Why I Question Everything

I failed my economics course.

I was told that it was going to be “an easy A” grade. It was anything but easy. I openly disagreed with the professor on the first day and he told me that my ideas were “antiquated” and that I should “not question everything” but listen to him. I had zero knowledge of economics and to be fair, I was way out of my league in debating and questioning him. The guy humiliated me due to my lack of knowledge, but I just didn’t like hearing him tell me that the government should regulate the market. That was day one. I was told by the professor two weeks later that I had no business in his course and should opt out before failing miserably.

I have never taken another economics course and I was ashamed of the grade years later. It isn’t enjoyable when you are working in the finance sector as a salesman and having to admit you failed your economics course. I have studied economics over the last several years and I have realized that my instincts were rooted in an understanding of Ludwig von Mises. I never really paid much attention to him or his views on Austrian Economics. I knew of the man, but I never understood the magnitude of his views. I am pleased to know that I wasn’t crazy and that my ideas have merit. What I have come to realize is that economics is important and should be taught. How it is being taught in many places is what concerns me.

What we are seeing in financial education is a breakdown in teaching contradicting ideas and allowing critical thinking to guide us in coming to conclusions that allow us to better ourselves and our society. My instinct was to dialogue with my professor, but that wasn’t allowed in the academic setting that I was in. I was not allowed to explore my instincts and see if they had any validity. I was instead subject to being indoctrinated with one sole understanding of economics. That understanding is Keynesian Economics and my professor wasn’t happy unless I wrote papers that affirmed the Keynesian ideals.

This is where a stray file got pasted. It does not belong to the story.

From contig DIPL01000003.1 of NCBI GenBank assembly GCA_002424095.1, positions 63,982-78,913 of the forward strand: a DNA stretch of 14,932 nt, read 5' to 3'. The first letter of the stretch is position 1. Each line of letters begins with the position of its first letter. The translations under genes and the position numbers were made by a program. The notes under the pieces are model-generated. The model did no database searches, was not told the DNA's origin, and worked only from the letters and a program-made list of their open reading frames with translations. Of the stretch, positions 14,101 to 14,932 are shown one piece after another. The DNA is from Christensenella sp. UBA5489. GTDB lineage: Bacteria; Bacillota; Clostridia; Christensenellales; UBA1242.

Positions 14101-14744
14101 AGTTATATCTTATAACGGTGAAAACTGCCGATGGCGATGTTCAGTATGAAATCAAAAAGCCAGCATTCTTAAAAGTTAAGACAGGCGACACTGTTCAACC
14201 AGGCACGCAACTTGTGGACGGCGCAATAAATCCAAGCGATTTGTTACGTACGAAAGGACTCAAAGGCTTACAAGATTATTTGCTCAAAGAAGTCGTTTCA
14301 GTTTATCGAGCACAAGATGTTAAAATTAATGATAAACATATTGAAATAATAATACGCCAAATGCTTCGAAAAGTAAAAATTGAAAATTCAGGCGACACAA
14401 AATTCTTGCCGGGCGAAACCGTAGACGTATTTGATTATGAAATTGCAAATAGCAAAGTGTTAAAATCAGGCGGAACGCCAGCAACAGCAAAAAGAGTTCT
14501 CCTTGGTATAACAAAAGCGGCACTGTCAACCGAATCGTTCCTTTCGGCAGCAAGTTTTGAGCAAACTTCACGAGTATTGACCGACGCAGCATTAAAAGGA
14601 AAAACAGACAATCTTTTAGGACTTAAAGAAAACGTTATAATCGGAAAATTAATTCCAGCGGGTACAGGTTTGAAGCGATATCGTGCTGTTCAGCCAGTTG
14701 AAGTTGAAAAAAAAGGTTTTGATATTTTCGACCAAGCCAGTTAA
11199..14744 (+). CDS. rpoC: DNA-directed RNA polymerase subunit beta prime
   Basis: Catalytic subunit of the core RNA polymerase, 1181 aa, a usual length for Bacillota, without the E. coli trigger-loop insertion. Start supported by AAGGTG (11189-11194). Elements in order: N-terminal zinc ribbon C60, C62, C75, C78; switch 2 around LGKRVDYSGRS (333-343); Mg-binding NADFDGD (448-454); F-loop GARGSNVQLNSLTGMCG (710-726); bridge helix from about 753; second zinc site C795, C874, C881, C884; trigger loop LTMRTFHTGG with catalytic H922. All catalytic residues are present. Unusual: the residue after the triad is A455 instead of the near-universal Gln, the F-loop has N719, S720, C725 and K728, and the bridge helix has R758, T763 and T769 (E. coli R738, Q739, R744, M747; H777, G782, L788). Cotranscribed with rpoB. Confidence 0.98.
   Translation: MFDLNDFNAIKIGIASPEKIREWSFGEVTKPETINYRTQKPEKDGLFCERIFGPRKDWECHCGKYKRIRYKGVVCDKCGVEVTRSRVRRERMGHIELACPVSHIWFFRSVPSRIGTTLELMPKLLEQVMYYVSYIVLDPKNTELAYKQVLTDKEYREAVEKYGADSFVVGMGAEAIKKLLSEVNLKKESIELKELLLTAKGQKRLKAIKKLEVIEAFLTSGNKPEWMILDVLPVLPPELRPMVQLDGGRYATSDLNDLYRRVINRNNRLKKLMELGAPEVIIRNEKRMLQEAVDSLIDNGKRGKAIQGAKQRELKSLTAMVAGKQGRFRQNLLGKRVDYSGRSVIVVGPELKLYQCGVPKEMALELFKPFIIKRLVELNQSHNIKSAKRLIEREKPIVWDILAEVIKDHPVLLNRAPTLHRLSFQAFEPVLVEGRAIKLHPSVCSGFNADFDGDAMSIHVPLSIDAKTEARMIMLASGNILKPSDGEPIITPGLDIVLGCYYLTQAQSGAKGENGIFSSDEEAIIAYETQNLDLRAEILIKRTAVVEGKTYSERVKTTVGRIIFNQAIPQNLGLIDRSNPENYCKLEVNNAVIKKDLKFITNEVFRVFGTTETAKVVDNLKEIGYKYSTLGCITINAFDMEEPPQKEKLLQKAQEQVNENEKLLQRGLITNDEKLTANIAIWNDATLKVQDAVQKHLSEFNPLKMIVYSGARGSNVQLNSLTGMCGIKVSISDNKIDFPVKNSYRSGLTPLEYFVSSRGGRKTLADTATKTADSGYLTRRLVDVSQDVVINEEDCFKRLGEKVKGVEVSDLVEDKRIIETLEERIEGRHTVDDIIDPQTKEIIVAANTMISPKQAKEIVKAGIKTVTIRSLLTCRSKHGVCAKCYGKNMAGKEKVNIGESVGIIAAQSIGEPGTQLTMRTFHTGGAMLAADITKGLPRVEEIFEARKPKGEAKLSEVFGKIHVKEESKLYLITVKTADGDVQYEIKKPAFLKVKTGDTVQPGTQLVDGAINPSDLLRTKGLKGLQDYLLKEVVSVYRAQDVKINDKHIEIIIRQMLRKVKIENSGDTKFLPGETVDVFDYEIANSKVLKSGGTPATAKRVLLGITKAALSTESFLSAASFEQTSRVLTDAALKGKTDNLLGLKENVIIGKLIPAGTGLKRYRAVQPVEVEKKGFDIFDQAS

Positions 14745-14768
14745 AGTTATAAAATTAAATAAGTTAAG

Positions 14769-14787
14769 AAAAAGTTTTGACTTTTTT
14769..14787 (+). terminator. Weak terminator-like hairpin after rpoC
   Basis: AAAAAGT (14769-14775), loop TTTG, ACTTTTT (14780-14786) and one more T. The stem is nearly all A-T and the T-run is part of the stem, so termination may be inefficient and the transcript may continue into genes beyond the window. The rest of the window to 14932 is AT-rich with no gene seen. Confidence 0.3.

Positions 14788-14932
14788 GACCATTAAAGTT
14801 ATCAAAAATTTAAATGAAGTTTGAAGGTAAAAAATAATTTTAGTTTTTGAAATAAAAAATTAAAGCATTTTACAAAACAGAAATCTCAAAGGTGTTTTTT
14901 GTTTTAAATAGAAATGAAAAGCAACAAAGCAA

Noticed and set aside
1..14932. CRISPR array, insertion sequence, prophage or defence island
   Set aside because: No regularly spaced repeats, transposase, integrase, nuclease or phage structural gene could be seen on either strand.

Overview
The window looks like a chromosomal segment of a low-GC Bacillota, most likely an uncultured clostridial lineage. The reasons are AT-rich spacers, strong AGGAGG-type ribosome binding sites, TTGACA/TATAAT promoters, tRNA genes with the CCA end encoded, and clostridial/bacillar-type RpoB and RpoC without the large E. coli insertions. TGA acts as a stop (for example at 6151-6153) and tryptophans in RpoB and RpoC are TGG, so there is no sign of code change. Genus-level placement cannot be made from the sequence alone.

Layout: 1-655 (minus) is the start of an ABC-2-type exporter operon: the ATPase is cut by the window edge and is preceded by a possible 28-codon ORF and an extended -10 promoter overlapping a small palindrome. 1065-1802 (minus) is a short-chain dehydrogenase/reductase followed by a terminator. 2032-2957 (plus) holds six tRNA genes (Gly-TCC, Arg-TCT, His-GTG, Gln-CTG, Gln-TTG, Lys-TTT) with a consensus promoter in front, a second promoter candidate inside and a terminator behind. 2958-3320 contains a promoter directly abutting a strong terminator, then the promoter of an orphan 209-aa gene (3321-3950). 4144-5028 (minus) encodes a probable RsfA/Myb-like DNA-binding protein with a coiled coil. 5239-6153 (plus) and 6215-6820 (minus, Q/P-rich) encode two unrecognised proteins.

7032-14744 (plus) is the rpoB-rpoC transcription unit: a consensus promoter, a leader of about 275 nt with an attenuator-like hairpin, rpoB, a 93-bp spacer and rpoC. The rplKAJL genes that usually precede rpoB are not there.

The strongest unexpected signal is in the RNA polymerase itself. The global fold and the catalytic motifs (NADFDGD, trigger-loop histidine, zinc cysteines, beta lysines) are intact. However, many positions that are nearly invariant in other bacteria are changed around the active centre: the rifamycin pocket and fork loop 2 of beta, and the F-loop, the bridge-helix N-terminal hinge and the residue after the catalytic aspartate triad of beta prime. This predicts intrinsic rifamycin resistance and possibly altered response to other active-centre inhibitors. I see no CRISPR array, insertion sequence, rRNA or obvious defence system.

I think that’s the reason that I hated academia so much and why I never finished my formal education. I could not thrive in a setting where I could not freely learn by exploring contrary ideas to see if they had any merit. I love education and I love to study. I do not like indoctrination though.

I believe that what we are being taught in economics and most financial circles is just wrong. That’s my opinion and I hold to that belief. People might disagree and I think that is healthy.

Having different ideas is a good thing. What is detrimental is having only one idea being taught and not allowing other ideas to be introduced.

We are now seeing the detriment of one view of economics and finance being pushed on western society. My old professor stated that “government regulation is good!” He also stated that “Central Banks saved our financial system” in the early 1900s. I think that can be refuted and we are now seeing firsthand why. There is nothing good about lockdowns in my opinion. We are now seeing the consequences of governments regulating who can be open and who must close. We can see the consequences of the Federal Reserve, which is a central bank having complete control to increase the money supply even when the economy was being forced to shrink by businesses remaining closed. We are truly seeing the consequences of having one idea being taught.